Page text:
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Let's Go to the Videotape: Opening Day at Shea, 1972

A few clips from opening day at Shea Stadium, 1972, featuring Tom Seaver, Yogi Berra, Dock Ellis, Roberto Clemente, and rain.

Debby Wong-US PRESSWIRE - Presswire

During the playoffs, we often see players and fans alike struggling to deal with the plunging October temperatures, blowing into their hands, wearing cowls, and so forth. Sincethe Mets have stubbornly refused to make the playoffs again this year, however, the closest we can come to seeing them engage in such behavior is to view these clips from NBC's coverage of Opening Day, 1972, when the Amazins took on the Pittsburgh Pirates at Shea Stadium.

This first clip cuts together a few choice pieces of NBC's broadcast and was posted by the makers of No No: A Dockumentary, a forthcoming movie about Dock Ellis. The pitcher, who spent some time in a Mets uniform at the end of his career, is mostly known for (allegedly) throwing a no hitter against the Padres while still tripping on LSD. Since no footage of this game exists, and since Dock did not cop to indulging in psychedelics until many years after throwing his no hitter, we can never know for sure if he did. In this first clip, he appears to be functioning in a normal manner and not betraying any belief that the outfield fences look like they're melting.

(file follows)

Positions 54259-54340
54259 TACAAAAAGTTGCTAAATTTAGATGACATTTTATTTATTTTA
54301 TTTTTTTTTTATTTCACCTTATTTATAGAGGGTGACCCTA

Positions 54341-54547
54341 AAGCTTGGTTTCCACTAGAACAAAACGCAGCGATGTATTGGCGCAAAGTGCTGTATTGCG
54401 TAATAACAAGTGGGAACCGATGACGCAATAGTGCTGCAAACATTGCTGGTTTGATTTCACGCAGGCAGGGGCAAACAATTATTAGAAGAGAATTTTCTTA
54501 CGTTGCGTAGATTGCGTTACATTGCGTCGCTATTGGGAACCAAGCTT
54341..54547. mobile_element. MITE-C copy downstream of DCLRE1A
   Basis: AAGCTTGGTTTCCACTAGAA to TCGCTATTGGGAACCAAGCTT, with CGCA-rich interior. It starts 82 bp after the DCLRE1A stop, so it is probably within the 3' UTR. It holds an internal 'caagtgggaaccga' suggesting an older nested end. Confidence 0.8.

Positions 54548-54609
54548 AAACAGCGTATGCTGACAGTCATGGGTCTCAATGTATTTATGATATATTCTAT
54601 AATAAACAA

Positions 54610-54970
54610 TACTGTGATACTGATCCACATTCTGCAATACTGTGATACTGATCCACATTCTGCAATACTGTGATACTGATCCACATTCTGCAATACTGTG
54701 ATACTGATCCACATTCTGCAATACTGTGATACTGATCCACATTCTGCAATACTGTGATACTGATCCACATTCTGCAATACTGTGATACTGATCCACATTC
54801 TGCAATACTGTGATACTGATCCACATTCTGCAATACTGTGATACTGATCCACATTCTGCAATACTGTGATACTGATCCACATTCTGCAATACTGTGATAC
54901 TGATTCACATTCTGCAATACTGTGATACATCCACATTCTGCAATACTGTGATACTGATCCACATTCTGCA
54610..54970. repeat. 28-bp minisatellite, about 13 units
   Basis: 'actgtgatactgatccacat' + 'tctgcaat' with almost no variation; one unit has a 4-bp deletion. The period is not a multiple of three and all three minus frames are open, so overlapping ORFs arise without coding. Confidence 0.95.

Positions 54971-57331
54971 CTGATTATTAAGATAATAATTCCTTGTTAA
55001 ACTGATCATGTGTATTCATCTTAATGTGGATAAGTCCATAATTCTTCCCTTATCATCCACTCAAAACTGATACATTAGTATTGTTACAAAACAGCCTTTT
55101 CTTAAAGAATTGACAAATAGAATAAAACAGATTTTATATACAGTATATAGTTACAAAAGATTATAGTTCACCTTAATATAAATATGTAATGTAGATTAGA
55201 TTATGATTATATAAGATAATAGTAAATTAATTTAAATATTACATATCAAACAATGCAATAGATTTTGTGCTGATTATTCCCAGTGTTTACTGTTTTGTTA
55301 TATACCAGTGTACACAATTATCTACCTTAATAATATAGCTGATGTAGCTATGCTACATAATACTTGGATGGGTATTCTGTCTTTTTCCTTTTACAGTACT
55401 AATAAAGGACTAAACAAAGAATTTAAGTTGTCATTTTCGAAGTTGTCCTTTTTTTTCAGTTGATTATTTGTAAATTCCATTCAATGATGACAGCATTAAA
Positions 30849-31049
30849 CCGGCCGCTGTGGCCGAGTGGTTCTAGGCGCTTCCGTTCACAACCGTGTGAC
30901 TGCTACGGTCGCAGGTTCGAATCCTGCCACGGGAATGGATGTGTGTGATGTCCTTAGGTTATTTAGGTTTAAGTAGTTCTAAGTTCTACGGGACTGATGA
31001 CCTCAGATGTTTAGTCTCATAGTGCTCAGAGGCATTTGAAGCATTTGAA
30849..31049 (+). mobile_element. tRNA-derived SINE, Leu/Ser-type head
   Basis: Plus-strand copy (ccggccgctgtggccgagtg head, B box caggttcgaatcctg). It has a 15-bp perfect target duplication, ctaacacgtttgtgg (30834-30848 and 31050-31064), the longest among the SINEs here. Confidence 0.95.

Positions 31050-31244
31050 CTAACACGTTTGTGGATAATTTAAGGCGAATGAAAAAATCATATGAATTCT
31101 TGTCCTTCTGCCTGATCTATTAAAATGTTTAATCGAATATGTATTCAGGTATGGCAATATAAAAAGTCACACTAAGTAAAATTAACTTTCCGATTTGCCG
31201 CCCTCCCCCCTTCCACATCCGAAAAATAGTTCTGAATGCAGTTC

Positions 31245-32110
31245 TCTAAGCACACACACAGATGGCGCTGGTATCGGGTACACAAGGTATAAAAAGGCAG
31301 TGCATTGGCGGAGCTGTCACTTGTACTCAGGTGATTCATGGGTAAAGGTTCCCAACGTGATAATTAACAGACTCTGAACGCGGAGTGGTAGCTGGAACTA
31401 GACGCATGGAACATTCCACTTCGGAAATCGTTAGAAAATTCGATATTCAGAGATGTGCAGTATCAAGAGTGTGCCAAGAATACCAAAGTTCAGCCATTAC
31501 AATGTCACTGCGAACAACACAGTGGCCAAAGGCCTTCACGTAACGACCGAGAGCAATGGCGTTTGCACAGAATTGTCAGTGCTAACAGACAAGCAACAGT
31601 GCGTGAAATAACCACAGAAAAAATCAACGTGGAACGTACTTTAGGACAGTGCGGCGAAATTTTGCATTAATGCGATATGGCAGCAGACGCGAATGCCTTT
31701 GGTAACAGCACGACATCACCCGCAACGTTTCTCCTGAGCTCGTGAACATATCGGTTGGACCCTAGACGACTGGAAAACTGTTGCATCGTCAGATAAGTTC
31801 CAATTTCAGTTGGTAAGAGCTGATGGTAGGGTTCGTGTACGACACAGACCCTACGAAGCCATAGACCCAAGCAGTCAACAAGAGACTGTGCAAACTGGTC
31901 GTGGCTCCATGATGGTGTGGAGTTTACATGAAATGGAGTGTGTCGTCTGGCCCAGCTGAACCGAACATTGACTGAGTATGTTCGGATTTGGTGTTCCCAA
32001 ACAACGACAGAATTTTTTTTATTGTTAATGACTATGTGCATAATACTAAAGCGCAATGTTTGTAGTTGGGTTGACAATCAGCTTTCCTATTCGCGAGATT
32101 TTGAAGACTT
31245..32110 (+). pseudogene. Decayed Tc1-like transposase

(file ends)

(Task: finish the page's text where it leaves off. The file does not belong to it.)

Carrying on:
More importantly for Mets fans, we get a glimpse of Shea on a cold, drizzly April afternoon. The stands appear to be 3/4 full. The non-sellout may be due to the weather or due to fan resentment stirred up by the first ever player's strike, which delayed the start of the 1972 season by two weeks. The Pirates repair to their dugout with towels wrapped around their necks, an odd weather-proofing choice I've never seen before. We also see Roberto Clemente appearing in what would be his last ever opening day, as he strikes out against Tom Seaver. The Mets went on to win this one, 4-0, with Seaver pitching the first 6 innings and Tug McGraw earning the save by throwing the last 3, but the Pirates would win the NL East that year, though they would lose to the Reds in the NLCS.

If you've never watched baseball broadcasts from this era, what will undoubtedly strike you is the camera angle. Virtually all footage during at bats comes from one camera, seemingly placed high above the batter's head, which provides almost no angle on the pitches or the batter's reaction thereto.

For me, what I found most interesting was the crowd noise. A sustained murmur can heard throughout the clip, the sound of thousands of people talking to each other all at once. You don't hear that in ballparks nowadays. Does the preponderance of visual stimulation and audio cues in ballparks now ("Every-body-clap-your-hands!") prevent this kind of dialogue, or merely drown it out during TV broadcasts?

This clip presents a few unedited moments from the beginning of the same broadcast. You'll see MLB commissioner Bowie Kuhn throw out the pitch of the season to Jerry Grote, and in the process nearly brain some idiot who couldn't wait two seconds for him to complete his ceremonial task. You'll also see Yogi Berra taking the field for the first time as manager of the Mets, and Bill Virdon do the same for the Pirates. You'll then see Tom Terrific strike out the first batter he faces of the season, because of course. You'll also see NBC announcer Jim Simpson briefly mistake the Pirates bat boy for Al Oliver, who he, um, does not resemble at all.